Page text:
A group of homeowners in California have revived a lawsuit in the federal courts, alleging that the value of their homes has dropped as a result of negligent actions by eight homebuilding companies.
According to a report from Reuters, the homeowners, who live in California's Inland Empire region, say that they purchased their newly-built homes during the height of the housing boom from 2004 to 2006. The lawsuit claims that the homes were misrepresented by some of California's major building firms as being "stable, family neighborhoods".
Homeowners allege that the building companies, which include Beazer Homes USA, Lennar Corp., Centex Homes and Shea Homes Inc., marketed the new developments to unqualified borrowers, who were nevertheless able to obtain financing at the time, something which led to a "frenzy" of buying activity which saw home prices in the area artificially inflated.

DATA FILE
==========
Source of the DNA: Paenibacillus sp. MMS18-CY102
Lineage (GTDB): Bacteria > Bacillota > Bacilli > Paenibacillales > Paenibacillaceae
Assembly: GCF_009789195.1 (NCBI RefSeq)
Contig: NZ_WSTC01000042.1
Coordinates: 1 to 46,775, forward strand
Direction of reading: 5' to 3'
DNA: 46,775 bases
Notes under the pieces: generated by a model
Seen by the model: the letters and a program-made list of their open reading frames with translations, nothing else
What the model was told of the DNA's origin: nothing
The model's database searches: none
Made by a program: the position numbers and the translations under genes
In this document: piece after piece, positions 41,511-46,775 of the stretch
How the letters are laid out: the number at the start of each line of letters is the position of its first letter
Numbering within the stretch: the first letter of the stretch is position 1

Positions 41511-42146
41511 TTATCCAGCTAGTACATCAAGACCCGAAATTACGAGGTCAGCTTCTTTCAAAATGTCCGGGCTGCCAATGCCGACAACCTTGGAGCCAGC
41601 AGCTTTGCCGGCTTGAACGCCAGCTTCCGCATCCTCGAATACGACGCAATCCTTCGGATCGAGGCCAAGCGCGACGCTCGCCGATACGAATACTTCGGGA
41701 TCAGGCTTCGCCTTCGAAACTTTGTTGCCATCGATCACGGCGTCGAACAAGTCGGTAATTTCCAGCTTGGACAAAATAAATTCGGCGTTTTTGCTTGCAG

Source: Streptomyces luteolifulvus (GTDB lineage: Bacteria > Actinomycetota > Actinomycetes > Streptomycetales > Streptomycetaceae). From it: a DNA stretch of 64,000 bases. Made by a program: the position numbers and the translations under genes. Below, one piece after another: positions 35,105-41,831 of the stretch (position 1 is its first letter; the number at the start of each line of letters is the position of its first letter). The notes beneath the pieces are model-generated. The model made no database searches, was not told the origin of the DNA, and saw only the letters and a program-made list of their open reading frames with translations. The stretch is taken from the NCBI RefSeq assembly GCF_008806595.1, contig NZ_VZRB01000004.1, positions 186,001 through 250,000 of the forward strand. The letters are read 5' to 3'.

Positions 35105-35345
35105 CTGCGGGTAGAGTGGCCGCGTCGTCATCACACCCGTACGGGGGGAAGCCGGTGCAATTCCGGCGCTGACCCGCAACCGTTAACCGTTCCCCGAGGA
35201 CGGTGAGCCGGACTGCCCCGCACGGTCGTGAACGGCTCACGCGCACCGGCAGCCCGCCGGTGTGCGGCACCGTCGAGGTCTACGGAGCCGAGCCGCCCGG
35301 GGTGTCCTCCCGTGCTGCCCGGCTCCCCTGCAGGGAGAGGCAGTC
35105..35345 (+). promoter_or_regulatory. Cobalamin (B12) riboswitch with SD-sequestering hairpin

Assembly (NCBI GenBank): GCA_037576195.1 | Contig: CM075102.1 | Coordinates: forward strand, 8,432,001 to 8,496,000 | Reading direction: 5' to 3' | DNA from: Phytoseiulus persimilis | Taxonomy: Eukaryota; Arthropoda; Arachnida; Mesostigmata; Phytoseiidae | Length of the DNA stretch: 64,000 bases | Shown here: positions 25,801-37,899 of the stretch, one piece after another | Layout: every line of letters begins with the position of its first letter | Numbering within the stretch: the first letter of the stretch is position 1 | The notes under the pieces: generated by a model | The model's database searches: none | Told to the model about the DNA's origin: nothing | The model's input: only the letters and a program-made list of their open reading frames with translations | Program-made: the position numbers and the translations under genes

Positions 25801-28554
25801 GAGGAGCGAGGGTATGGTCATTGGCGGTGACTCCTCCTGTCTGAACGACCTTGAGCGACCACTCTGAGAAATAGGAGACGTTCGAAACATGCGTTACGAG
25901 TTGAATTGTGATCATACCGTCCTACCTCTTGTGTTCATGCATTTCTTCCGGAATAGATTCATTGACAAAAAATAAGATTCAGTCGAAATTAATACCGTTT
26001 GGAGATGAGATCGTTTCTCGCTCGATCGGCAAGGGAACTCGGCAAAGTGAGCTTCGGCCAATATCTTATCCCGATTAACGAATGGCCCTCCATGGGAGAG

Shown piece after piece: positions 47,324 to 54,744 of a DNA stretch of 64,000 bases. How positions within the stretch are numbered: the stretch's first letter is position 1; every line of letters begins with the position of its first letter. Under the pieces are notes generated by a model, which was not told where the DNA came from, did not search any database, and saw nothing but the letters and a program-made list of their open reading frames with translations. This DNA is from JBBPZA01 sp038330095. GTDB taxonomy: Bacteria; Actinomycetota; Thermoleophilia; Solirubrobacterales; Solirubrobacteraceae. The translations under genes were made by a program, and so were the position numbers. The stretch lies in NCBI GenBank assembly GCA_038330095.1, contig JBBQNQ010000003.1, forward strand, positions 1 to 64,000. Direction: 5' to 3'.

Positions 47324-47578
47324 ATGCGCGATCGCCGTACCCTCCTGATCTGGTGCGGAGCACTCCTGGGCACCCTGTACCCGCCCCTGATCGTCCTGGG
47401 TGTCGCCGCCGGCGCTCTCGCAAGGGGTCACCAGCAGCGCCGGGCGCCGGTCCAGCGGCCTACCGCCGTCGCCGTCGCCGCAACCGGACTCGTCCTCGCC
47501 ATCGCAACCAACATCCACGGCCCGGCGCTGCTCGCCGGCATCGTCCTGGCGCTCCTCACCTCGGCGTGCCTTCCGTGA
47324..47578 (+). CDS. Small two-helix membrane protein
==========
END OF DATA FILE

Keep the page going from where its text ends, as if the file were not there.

Once the housing bubble collapsed, short sales and foreclosures in the Inland Empire region went through the roof, something which led to an enormous number of uninhabited homes in the area, which has since become blighted with crime and unkempt yards.
The lawsuit had originally been dismissed by a federal judge at the court in Riverside, California, however the 9th Circuit Court of Appeals based in San Francisco chose to uphold the lawsuit's claims last Wednesday, saying that the homeowners had every right to pursue a fraud claim against the building companies. According to the court, the allegations by the homeowners that the builder's activities had inflated their neighborhood's bubble were sufficient, and that the "decreased desirability and economic value of their homes" represent injuries that the homeowners should be able to claim for in a court.